Monday, April 3, 2017

Public Health Week 2017 – The Best of Times

In April 1859 the first of 31 weekly installments of Charles Dickens’s "The Tale of Two Cities" was published in a literary periodical titled "All the Year Round." The novel starts with the famous sentence: “It was the best of times, it was the worst of times, it was the age of wisdom, it was the age of foolishness, it was the epoch of belief, it was the epoch of incredulity, it was the season of Light, it was the season of Darkness, it was the spring of hope, it was the winter of despair, we had everything before us, we had nothing before us, we were all going direct to Heaven, we were all going direct the other way—in short, the period was so far like the present period…”

I don’t know if Dr. Martin Luther King, Jr. had that sentence in mind when he gave his “I’ve Been to the Mountaintop” speech in Memphis 109 years later on April 3, 1968, but his words underscored the theme. With rhetoric that presaged his assassination the following day (which would lead to some of darkest days in United States history) Dr. King clearly stated that these were the best of times. “Something is happening in our world. … if I were standing at the beginning of time… and the Almighty said to me, …’which age would you like to live in?’ I would take my mental flight (through Egypt, Greece, Roman Empire, Renaissance, Wittenberg with Martin Luther, Emancipation Proclamation, etc.)… But I wouldn't stop there. Strangely enough, I would turn to the Almighty, and say, ‘If you allow me to live just a few years in the second half of the 20th century, I will be happy.’”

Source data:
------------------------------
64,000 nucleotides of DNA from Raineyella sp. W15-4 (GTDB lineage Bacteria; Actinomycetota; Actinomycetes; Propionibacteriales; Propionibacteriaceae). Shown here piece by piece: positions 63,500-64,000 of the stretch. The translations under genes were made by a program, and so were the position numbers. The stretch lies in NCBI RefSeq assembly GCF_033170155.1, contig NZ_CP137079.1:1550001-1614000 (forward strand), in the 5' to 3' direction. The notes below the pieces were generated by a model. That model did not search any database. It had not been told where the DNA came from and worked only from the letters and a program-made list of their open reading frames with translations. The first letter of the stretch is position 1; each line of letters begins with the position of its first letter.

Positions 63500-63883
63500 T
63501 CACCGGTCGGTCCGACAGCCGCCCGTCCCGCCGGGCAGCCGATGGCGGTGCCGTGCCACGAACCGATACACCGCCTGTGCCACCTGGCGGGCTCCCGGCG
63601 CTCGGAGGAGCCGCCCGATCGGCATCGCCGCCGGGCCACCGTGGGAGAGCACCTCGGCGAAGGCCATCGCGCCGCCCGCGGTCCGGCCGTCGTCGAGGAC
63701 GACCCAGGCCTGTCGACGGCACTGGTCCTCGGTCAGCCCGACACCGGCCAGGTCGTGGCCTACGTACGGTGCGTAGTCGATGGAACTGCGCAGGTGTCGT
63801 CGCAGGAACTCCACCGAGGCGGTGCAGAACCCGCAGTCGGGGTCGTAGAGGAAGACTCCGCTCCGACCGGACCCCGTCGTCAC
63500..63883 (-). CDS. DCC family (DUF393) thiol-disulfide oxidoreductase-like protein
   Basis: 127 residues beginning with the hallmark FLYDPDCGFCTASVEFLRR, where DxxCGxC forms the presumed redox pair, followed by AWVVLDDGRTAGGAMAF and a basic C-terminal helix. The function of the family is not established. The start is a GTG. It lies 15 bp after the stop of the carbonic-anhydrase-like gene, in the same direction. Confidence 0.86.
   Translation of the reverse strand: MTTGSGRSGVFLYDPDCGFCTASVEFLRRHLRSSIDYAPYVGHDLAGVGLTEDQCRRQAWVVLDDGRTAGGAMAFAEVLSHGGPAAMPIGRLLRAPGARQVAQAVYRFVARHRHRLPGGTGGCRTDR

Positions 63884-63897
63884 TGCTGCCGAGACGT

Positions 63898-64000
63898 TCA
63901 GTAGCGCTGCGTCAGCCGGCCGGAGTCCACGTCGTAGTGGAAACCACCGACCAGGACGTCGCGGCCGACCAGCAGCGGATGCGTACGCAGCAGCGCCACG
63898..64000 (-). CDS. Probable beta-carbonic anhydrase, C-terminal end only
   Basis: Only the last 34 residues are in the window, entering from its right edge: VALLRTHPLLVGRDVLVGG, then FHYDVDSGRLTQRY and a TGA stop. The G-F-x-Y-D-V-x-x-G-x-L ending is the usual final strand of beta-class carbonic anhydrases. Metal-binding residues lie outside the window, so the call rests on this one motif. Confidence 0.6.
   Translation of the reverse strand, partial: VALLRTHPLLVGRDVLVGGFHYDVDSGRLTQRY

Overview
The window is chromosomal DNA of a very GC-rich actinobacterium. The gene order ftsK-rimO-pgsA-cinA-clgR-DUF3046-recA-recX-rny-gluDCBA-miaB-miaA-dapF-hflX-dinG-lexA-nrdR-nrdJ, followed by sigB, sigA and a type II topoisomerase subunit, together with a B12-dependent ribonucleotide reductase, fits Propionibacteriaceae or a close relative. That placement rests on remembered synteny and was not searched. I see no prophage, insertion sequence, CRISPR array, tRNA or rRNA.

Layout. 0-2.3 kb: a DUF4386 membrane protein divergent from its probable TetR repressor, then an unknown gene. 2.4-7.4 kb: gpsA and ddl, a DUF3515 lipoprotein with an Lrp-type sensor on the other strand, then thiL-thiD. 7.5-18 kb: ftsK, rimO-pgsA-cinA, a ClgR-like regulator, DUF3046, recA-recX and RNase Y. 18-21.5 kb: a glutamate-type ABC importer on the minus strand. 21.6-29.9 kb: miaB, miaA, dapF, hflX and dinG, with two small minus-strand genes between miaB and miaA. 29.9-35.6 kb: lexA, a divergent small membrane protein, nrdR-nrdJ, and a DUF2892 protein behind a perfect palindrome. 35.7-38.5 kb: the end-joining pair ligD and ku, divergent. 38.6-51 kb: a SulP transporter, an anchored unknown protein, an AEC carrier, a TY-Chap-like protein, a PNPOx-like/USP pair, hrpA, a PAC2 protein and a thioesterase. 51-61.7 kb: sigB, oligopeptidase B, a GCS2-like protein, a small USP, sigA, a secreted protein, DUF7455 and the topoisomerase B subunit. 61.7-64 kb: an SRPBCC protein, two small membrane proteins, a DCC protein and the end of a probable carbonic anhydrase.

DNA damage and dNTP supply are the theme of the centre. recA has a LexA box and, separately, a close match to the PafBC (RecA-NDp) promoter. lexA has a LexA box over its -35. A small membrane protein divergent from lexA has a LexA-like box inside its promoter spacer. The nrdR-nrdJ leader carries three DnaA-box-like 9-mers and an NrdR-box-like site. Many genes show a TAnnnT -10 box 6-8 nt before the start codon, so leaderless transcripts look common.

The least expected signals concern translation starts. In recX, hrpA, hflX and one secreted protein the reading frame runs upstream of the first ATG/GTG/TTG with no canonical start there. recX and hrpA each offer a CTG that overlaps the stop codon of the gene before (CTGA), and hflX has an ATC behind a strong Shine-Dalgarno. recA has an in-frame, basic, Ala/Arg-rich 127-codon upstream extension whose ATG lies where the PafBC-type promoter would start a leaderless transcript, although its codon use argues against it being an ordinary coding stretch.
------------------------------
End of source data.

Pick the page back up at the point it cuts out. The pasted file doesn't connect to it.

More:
He explained that “…the reason I'm happy to live in this period is that we have been forced to a point where we are going to have to grapple with the problems that men have been trying to grapple with through history, but the demands didn't force them to do it ... (and) let us keep the issues where they are. The issue is injustice.”

April 3, 2017, the 49th anniversary of that speech, is also the first day of National Public Health Week. For those of us in public health, this truly is the best of times and the worst of times, the age of wisdom and the age of foolishness, the season of light and the season of darkness, and the spring of hope and the winter of despair. We are living longer than ever before but that progress has already been reversed in some sub-groups. Fewer babies are dying than ever before but we are falling farther behind other countries in this crucial health indicator. Tobacco use is falling while our weight is rising. Our air and water quality is generally improving but regulations are being promoted that threaten the quality of our environment and our health. And while the overall health of our society is quite good, an increasing number of our fellow citizens don’t share in our wellness. In fact, it’s these inequities that portend the worst of times to come. As Dr. King said, “The issue is injustice.”

The theme for Public Health Week is “Telling the Story of Public Health.” Our story of public health is an amazing one. It celebrates successes and it identifies the problems and challenges that exist. It honors the people who help make this world safer and healthier and it keeps us focused on the social justice and equity issues that serve as the foundation for a healthy society. The Story of Public health is based on social justice and health equity brought to life: it is the public manifestation of social justice.

For public health, as Dickens said, these are the best of times and the worst of times. As Dr. King said, there is no better time to be alive because we have the opportunity to grapple with problems that have plagued society throughout history. And, as Senator Robert La Follette, Sr, one of my public health heroes reminded us, “There never was a higher call to greater service than this protracted fight for social justice.”

Thank you to all the public health workers who grapple to make these the best of times, even at the worst of times.